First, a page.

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Ancient Navigation Method Of Stick Charts

written by: Raunekk • edited by: Lamar Stonecypher • updated: 11/7/2009

Stick Chart is an ancient navigation method which was used by early seafarers to help them locate different islands and sea routes. Stick charts are supposed to be known as the germinal seeds of the detailed maps that we use today. Find out more about stick charts.

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    Introduction

    We have been studying about various aspects of marine navigation and have taken a look at some of the techniques and instruments used in navigation including the sextant, concepts related to navigational lights and regulations such as rules of the road. It must be remembered that ships were used for water transport much before the advent of these devices, so how do you think they managed to navigate without these modern aids? Well there were lots of instruments and in this article we will learn about one such instrument known as the Polynesian or Micronesian stick charts. They are also sometimes called by the name of Marshall Islands stick charts.

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    The Stick Charts

    Stick charts is an ancient method of navigation that was used by the early seagoing people to find their way at sea. Stick charts were used at the time when maps and compasses were not yet discovered. It is said that the earliest form of stick charts were used by sailors in Micronesia, a group of islands in the Pacific Ocean. It is believed that the constant need to commute between islands and to keep a track of the same would have propelled sailors to make such stick charts.

    Stick charts, as the name suggests are made of sticks and one more component, coconut or sea shells. The stick charts were meant not only to represent the location of islands and sea routes but also to show the type of ocean currents around a particular island or sea route. Generally made from coconut or palm fronds, stick charts consisted of a frame like structure tied using fibers. At various places in the frame, coconuts and sea shells were tied together by creating junctions, using two or more sticks. The shells represented the islands whereas the sticks represented the running ocean currents between the islands. Just as maps represent various details with different scales, stick charts were constructed in different sizes to represent large or smaller areas. The manner of tying the threads also represented the ocean wave currents and the direction they took at different places.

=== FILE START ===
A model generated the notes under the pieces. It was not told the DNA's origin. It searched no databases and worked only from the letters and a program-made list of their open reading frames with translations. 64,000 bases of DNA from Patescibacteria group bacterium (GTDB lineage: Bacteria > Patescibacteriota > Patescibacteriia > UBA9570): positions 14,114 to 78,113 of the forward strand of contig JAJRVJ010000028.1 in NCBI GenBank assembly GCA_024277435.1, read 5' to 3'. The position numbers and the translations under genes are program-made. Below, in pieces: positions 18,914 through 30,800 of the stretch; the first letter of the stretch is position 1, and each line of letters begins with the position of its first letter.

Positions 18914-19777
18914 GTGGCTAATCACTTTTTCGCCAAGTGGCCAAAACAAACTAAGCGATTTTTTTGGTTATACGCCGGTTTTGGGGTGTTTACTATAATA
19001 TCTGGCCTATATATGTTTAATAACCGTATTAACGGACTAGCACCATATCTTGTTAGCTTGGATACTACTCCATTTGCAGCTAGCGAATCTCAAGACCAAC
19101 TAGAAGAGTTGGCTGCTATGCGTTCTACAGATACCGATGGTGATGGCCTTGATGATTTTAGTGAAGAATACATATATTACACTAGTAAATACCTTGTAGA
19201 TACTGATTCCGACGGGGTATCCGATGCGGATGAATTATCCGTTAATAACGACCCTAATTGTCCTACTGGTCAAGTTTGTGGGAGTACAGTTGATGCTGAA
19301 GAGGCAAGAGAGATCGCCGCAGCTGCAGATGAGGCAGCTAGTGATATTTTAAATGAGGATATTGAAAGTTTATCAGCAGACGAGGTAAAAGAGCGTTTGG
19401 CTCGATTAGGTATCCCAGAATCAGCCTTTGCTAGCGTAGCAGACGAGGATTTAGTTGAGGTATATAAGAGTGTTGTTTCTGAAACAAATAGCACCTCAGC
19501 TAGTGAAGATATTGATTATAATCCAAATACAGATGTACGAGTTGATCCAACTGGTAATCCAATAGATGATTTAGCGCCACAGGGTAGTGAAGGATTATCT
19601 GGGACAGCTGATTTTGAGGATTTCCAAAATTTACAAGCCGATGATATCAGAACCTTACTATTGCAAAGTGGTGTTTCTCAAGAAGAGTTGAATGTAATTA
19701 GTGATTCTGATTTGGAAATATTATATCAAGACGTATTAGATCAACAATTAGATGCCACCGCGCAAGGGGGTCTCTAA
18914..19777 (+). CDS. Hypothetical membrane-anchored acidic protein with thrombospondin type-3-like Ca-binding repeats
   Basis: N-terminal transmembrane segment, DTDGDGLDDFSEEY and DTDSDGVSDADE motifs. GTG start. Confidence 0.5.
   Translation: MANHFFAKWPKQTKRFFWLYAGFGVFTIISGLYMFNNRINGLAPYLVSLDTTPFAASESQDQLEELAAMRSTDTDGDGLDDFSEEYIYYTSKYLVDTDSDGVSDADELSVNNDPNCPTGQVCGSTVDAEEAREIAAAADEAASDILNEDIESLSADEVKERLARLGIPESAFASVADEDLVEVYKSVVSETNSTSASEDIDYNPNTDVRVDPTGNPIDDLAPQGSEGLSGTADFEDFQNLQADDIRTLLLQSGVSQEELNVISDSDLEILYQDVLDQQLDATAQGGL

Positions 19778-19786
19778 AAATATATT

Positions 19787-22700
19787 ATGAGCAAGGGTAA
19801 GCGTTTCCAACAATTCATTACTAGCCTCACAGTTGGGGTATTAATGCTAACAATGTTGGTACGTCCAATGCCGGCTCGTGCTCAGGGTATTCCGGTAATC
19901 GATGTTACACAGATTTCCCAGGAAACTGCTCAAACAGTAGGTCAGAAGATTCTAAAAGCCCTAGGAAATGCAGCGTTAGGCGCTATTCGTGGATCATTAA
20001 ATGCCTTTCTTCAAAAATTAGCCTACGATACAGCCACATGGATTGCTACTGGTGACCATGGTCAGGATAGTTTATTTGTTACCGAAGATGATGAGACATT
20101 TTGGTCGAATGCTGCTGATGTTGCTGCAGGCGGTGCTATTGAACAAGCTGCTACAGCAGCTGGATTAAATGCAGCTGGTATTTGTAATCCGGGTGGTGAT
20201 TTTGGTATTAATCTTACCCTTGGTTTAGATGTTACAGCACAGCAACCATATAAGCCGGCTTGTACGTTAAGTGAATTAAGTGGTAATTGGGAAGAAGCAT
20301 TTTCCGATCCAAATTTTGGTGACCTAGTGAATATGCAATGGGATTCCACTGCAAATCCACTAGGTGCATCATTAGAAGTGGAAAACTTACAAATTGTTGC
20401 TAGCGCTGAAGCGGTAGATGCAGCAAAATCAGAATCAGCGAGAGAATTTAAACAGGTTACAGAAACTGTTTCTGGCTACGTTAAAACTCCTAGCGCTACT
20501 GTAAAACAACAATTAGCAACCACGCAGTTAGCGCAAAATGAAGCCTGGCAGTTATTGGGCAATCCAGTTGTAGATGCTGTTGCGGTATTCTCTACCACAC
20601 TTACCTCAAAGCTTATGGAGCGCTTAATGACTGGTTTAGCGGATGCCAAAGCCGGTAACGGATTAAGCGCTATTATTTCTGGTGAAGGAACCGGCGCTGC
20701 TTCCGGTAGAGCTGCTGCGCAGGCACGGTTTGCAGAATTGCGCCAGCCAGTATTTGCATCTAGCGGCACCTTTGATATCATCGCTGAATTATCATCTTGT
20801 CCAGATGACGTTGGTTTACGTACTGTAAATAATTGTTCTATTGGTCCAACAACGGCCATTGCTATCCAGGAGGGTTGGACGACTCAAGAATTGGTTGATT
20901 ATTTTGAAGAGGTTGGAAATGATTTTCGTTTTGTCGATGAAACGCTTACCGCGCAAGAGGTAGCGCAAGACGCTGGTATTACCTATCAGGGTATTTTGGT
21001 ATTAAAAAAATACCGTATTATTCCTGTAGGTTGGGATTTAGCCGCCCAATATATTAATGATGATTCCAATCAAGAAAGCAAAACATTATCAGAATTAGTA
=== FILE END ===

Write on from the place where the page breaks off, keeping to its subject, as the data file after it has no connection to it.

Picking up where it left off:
stickchart  

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    Types of Stick Charts

    It was not just the sailors of Micronesia but sailors from one more group of islands known as Marshall Islands also used the earliest stick charts. Though the basic mannerism of the charts was similar with all the groups of sailors, the charts showed a wide difference in style and the amount of details represented. Moreover, charts from different groups had different names. The three main types of stick charts used were

    1. Meddo
    2. Mattang
    3. Rebbilib

    Meddo charts had a characteristic that showed more islands and fewer ocean currents. Mattang charts showed the swells around islands in great details, whereas Rebbilib charts just showed the number of islands with very less details of the ocean currents.

    However, the usage of stick charts was done in a different way than that of conventional charts. Unlike conventional charts which are referred as and when needed, the stick charts were memorized before commencing the voyage. The sailors then relying on their memory and retaining power navigated their boats though the oceans.

    Though an unusual practice, the stick charts were extensively used till the World War II. Later on, the stick charts were substituted by the highly detailed maps and advanced GPS technology. Thus, stick charts not only started the trend of mapping the oceans but also acted as the germinal seeds for the maps and navigation system that we see today on ships.

    stick chart 1  

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    References

    http://randomknowledge.files.wordpress.com/2007/09/stickchart.jpg

    http://seawifs.gsfc.nasa.gov/OCEAN_PLANET/IMAGES/O-78.gif

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